The value of projects awarded in the normally bullish Gulf Cooperation Council (GCC) area fell significantly in the first six months of this year, a study has shown.
Countries in the region, most of which rely on exporting oil and gas, have seen national budgets hit by the low price of oil, while a diplomatic stand-off between Qatar and a group allied to Saudi Arabia has also increased tension.
According to the latest data from MEED Projects, a project tracking service, just $56bn worth of contracts were awarded in the first six months of 2017 compared with $69bn worth of deals over the same period in 2016, a 19% fall.
With the exception of Saudi Arabia, every country in the region experienced lower contract award values year-on-year, with the most marked falls seen in Kuwait (46%) and Bahrain (84%).
Even Dubai, which has hitherto been the most robust and active of the GCC projects markets, experienced a slight dip between the two periods.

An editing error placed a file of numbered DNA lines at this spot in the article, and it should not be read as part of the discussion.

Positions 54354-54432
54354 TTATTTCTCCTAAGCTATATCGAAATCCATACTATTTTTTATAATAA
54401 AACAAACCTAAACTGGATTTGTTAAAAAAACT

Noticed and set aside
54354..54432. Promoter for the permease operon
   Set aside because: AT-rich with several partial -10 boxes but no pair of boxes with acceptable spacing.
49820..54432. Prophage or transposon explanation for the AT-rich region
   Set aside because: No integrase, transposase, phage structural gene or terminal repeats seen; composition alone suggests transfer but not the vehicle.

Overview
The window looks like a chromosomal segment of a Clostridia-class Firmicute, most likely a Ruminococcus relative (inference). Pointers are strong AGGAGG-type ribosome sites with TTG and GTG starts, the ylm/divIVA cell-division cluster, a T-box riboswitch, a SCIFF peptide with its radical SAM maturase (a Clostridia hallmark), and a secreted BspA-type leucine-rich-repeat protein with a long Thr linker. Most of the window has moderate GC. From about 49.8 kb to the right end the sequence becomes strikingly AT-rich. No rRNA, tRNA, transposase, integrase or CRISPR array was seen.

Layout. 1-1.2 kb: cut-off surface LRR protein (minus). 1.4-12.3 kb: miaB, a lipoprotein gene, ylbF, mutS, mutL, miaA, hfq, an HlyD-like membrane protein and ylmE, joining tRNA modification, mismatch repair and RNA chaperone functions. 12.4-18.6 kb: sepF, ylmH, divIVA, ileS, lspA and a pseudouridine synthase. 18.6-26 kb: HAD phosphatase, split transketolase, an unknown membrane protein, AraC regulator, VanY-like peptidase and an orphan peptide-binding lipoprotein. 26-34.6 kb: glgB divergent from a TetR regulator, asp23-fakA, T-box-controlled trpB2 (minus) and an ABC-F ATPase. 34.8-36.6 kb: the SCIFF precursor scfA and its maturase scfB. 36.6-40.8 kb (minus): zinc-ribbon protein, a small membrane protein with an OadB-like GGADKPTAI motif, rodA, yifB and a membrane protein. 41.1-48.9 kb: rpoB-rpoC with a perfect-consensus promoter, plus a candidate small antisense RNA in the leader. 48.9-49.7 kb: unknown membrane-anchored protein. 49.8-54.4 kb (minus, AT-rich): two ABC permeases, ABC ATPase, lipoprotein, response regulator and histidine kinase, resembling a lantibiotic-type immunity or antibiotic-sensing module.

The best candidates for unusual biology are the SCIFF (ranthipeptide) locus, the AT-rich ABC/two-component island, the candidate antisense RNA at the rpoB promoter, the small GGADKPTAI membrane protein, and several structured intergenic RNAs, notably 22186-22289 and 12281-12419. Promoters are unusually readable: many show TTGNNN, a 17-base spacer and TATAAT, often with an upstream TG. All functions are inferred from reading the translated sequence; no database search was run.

The prognosis for the second half of 2017 is brighter, however. Based on its tracker’s pipeline of projects under bidding, plus contracts already awarded in July and August, MEED Projects forecasts a total of $61bn to be let in the second half of this year.
If that figure is reached, the total for 2017 would be $117bn, roughly equivalent to value of contracts awarded in 2016.
On a country level, the UAE, led by the Dubai real estate and transport sectors, remains the largest single market with about $38bn worth of contract awards. It is followed by Saudi Arabia at close to $36bn, and then Kuwait at $16.8bn.
“Although market performance year to date has been sluggish, there have been signs of a pick-up in activity,” said Ed James, Director of Content & Analysis at MEED Projects.
“The award of more than $5bn worth of EPC contracts on the new Duqm refinery in Oman at the beginning of August, plus a raft of new project announcements in Dubai, and the gradual re-emergence of activity in Saudi Arabia have provided a degree of impetus that points to a strengthening market.